# Binary Tree in Data Structures

Amit Kumar Ghosh  35 min read
08 Jun 2023
Intermediate
541 Views

## Binary Tree

### Introduction

Have you ever wondered how data structures can be used to organize information into hierarchies? A binary tree is one type of structure that enables us to do just that! This article will explore the concept and implications of implementing a binary tree in data structure, including its strengths and weaknesses compared to other approaches. You’ll also come away with knowledge about common algorithms associated with binary trees, along with methods for visualizing them. Whether you're already familiar with this subject or just starting out learning about computer science, this article should have something exciting for everyone so let's get started!

## What is a binary tree in data structure

In data structure, a binary tree is a type of tree data structure that consists of nodes, which are connected by edges. At the top, there is a root node, and every node can have at most two children, that is, a right and left child. Binary trees are often used for searching and sorting purposes, and they offer a convenient way to store data in an organized manner. Their defining characteristic of having only two children means that they can be easily traversed unlike other tree structures, and this makes them very efficient in searching for specific data within a large set of data. Overall, binary tree in data structure is an essential topic for any student of computer science who wants to gain a deeper understanding of data structures and algorithms.

## Binary tree representation in data structure

Binary trees are an essential component of data structures. They are powerful tools that can be used for sorting, searching, and navigating through data. In a binary tree, each node can have at most two children or branches, which are called the left child and the right child. The tree is said to be balanced if the left and right subtrees are equal in size. Binary tree representation in data structure is particularly useful in programming algorithms, as it allows for efficient traversal and search operations. Whether the user constructing a new program or working with existing code, understanding binary tree representation is a crucial step in mastering data structures. A Binary tree is represented by a pointer to the topmost node of the tree. If the tree is empty, then the value of the root is NULL. Each node of a Binary Tree contains the following parts:

• Data
• Pointer to the left child
• Pointer to the right child

## Binary tree terminology in data structure

1. Node: In a binary tree, a node refers to a data element that is stored in the tree. Each node in a binary tree can have at most two child nodes, referred to as the left child and the right child. Each node contains a key or a value, which is used to search for and access the node in the tree. In addition to the key or value, a node can also store other information, such as pointers to its child nodes, parent node, or any other relevant data.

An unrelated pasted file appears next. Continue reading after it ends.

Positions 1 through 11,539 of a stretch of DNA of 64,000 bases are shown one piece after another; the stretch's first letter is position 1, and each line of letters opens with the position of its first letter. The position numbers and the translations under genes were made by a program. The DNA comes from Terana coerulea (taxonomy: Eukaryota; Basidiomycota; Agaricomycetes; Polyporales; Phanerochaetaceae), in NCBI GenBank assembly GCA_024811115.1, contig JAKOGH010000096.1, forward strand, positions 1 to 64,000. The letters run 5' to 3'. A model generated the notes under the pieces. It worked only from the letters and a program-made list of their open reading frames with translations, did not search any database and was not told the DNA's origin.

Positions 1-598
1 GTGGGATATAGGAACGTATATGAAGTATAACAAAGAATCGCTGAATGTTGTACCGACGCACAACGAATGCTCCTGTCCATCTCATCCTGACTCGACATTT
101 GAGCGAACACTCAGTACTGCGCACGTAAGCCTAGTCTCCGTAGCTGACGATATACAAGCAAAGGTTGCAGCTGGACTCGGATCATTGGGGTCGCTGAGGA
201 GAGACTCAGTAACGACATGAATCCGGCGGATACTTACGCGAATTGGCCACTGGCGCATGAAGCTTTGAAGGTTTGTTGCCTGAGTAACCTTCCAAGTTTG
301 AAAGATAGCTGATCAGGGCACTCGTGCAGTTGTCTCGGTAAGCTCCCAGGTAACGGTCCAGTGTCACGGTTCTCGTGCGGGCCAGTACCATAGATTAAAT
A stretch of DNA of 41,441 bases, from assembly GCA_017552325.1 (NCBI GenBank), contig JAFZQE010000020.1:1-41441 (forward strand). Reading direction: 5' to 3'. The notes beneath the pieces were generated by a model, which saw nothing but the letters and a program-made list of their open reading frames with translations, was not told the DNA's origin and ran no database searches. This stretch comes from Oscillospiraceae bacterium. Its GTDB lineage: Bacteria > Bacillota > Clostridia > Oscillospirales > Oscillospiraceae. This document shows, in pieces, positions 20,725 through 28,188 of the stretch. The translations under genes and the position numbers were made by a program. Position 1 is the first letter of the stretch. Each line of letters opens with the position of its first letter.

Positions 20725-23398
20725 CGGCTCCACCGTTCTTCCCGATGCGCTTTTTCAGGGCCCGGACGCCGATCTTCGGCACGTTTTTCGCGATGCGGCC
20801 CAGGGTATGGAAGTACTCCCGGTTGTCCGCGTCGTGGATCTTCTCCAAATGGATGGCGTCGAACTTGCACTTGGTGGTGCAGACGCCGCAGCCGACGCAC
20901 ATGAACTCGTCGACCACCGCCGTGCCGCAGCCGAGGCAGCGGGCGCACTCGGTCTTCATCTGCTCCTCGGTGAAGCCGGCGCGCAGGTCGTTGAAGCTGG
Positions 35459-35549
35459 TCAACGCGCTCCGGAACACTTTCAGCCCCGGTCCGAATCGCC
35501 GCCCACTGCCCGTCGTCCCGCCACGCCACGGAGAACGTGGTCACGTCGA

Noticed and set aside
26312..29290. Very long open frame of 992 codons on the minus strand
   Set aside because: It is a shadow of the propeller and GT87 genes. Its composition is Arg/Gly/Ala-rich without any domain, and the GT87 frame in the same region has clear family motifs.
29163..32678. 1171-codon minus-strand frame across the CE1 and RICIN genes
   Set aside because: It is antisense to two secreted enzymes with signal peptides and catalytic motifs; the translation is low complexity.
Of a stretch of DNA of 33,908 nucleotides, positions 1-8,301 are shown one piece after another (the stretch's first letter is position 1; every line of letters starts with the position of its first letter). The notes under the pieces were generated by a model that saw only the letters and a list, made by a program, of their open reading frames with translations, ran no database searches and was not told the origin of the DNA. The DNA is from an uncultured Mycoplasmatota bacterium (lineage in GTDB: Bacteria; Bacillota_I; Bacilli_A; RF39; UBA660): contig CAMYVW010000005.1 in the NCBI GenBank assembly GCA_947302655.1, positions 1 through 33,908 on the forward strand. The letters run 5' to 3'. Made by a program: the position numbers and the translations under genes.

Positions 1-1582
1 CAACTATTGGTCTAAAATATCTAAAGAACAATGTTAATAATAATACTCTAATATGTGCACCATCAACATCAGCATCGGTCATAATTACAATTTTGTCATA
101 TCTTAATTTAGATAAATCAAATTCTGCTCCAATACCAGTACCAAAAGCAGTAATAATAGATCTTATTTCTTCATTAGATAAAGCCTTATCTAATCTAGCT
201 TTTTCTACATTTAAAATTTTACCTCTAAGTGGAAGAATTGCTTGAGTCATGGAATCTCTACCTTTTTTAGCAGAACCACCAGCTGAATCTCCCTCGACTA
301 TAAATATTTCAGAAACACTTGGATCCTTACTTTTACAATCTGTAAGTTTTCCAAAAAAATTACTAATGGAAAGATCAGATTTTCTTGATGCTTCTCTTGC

2. Root: In a binary tree, a root is the topmost node of the tree. It is the starting point of the tree from which all other nodes branch out. Every binary tree has exactly one root node, which has no parent node. The root node serves as the anchor point for the entire tree and is responsible for keeping the tree structure organized.
3. Parent: In a binary tree, a parent is a node that has at least one child node. Specifically, if a node has one or two child nodes, the node is considered a parent. The child nodes are located directly beneath the parent node in the tree structure.
4. Child: In a binary tree, a child refers to a node that is directly connected to another node called its parent. Specifically, in a binary tree, each node can have at most two children, one on its left and one on its right. If a node has a child, it means that there is a link from the parent node to the child node in the tree structure.
5. Leaf Node: A leaf node in a binary tree is a node that does not have any children, that is, it is a terminal node in the tree. In other words, a leaf node is a node that has no left or right child node. It is also called a "terminal node" or a "leaf" of the tree.
6. Internal Node: In a binary tree, an internal node is a node that has at least one child. Specifically, it is a node that is not a leaf node, which means it has at least one child node below it.
7. Depth of a Tree: The depth of a tree in a binary tree refers to the length of the longest path from the root node of the tree to any leaf node in the tree. In other words, it is the number of edges in the longest path from the root to a leaf node. The depth of a binary tree is used to measure the height or the maximum depth of the binary tree. A binary tree with only one node has a depth of 0, while a binary tree with two or more nodes has a depth of at least 1.